Q: What are my rights as a property owner? how do I evict someone who refuses to leave my propery?
I let a friend stay on my property in a tent on a temporary basis. I live on this property also, in a mobile home. There was never any contract so to speak, and he doesnt pay rent. Winter came and I allowed him to stay in a gutted out schoolbus that had a woodstove in it so that he wouldnt freeze. He bought home a puppy that is now a huge rottie, and I informed him immediately the dog was not welcome. The dog has since then bitten my son, myself, and a visitor, and most recently attacked me a second time and the wound is substantial. However the dog attacked by his command, he was drunk and being obnoxious since early that morning. I told him he had outworn his welcome, and the dog was definately not welcome, what if he bites someone else on my property? Who gets in trouble then? He said I have to take him to court to make him leave, what are my options? I have told him many many times I didnt want the dog on my property.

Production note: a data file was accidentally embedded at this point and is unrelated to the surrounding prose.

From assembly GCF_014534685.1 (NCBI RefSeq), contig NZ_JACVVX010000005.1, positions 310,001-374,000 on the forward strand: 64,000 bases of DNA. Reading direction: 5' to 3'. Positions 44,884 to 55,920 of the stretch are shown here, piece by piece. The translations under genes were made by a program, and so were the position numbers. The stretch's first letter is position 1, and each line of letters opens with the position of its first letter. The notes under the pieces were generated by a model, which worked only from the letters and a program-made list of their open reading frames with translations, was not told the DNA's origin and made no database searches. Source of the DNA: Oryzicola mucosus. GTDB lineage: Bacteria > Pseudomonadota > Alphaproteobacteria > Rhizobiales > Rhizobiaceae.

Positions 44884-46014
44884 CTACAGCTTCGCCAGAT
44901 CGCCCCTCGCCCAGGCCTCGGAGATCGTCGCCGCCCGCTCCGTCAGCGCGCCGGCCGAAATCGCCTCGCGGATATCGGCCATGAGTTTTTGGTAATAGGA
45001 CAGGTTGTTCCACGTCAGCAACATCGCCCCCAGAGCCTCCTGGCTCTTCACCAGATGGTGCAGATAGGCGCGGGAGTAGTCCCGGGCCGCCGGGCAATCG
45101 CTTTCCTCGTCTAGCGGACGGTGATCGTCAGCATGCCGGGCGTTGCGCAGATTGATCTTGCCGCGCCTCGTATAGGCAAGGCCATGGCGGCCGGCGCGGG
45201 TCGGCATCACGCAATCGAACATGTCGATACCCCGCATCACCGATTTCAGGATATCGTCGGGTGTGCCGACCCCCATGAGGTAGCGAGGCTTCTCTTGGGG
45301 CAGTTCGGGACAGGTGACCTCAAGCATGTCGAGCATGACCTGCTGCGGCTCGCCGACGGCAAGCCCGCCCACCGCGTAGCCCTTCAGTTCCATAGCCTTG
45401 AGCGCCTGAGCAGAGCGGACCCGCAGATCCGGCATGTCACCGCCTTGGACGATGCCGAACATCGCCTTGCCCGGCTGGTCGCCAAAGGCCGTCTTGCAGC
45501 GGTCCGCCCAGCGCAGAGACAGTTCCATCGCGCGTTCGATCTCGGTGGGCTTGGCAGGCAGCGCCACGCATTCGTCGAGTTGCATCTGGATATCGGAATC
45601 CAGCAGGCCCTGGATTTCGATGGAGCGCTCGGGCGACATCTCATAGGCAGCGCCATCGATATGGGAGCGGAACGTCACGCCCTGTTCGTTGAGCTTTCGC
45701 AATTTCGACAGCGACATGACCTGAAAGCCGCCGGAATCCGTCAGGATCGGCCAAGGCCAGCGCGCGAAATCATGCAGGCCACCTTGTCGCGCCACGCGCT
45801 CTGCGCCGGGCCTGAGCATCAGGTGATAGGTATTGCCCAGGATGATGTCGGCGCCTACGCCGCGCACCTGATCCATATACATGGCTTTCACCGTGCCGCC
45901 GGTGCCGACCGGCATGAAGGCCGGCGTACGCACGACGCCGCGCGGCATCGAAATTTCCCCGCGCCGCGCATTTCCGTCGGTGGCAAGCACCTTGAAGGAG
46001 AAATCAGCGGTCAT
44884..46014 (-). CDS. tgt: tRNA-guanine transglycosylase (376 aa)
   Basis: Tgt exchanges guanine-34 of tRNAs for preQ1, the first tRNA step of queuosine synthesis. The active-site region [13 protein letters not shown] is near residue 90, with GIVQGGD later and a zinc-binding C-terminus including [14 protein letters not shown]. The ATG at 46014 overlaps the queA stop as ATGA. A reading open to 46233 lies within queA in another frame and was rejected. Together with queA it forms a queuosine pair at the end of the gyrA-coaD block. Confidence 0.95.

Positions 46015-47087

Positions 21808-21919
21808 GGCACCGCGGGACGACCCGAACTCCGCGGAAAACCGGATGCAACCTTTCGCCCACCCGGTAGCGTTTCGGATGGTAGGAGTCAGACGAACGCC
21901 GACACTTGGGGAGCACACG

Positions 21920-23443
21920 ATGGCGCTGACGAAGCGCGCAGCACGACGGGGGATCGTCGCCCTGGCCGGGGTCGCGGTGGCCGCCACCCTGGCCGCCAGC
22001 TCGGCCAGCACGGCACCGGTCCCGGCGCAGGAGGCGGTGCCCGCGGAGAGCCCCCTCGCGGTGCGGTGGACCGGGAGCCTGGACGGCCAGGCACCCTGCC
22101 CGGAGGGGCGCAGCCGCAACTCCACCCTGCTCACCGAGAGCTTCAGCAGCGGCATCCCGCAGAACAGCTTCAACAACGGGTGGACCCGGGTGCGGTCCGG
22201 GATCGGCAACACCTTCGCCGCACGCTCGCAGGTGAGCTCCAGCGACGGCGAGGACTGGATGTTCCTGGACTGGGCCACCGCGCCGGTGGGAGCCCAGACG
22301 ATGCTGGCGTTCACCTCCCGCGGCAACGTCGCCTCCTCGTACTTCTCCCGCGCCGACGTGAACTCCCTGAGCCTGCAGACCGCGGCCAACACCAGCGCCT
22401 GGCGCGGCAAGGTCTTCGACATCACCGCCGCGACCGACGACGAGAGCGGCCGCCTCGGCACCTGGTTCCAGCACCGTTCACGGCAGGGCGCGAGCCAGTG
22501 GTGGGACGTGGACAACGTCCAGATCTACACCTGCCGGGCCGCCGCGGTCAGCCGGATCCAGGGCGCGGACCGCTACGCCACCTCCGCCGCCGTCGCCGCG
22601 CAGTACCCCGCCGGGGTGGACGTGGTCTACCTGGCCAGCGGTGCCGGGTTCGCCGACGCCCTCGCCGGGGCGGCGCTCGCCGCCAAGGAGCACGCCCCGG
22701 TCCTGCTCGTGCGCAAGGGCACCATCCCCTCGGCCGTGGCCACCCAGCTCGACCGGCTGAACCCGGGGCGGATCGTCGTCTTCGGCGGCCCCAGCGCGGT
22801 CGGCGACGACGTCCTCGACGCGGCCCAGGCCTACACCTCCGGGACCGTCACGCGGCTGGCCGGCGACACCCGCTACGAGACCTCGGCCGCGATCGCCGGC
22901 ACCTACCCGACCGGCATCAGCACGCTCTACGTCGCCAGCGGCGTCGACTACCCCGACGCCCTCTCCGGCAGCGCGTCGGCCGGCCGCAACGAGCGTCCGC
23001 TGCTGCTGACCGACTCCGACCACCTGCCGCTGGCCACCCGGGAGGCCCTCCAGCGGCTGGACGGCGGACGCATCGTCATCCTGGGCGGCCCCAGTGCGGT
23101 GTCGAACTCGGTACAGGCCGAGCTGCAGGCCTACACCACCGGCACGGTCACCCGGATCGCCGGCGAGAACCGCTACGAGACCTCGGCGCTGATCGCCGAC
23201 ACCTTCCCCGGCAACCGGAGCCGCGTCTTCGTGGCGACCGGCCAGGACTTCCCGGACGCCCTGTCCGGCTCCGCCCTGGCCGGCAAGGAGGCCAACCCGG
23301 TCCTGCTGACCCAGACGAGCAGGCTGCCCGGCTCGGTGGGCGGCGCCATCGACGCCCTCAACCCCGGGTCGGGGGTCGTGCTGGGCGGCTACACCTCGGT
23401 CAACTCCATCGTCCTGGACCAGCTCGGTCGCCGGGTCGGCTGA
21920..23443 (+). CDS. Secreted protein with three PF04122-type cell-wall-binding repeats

Thank you for your time. Sincerely.
A: If the dog bit anyone, you should report that to your local county animal control. If the dog bit at the command of a human, you should report that to your local police or sheriff. As to getting rid of him, you need to review everything with a local landlord-tenant attorney. IF you can establish a landlord-tenant relationship between you (and its legal definition is broader than you may think), depending upon the facts, you may be in a position to serve the person with a 24 hr written notice of termination and then file in court to have them evicted. IF you do not have a landlord-tenant relationship, then you are likely going to have to file in court to eject him instead of evicting him. Ejectment and Eviction are similar in their goals - get the person out, with the Sheriff's assistance if necessary - but how you get there legally is very different with ejectment normally taking longer and costing more than eviction. Neither, however, are do-it-yourself projects if you expect to win. Review everything with a local landlord-tenant attorney to determine how to best proceed. And yes, if the dog bites someone again without your having actively done something to try to have it removed, you might be sued. You also should check your homeowner's insurance policy to see if you coverage in that event. More and more insurance companies are limiting or totally excluding coverage for dog bites. Good luck.
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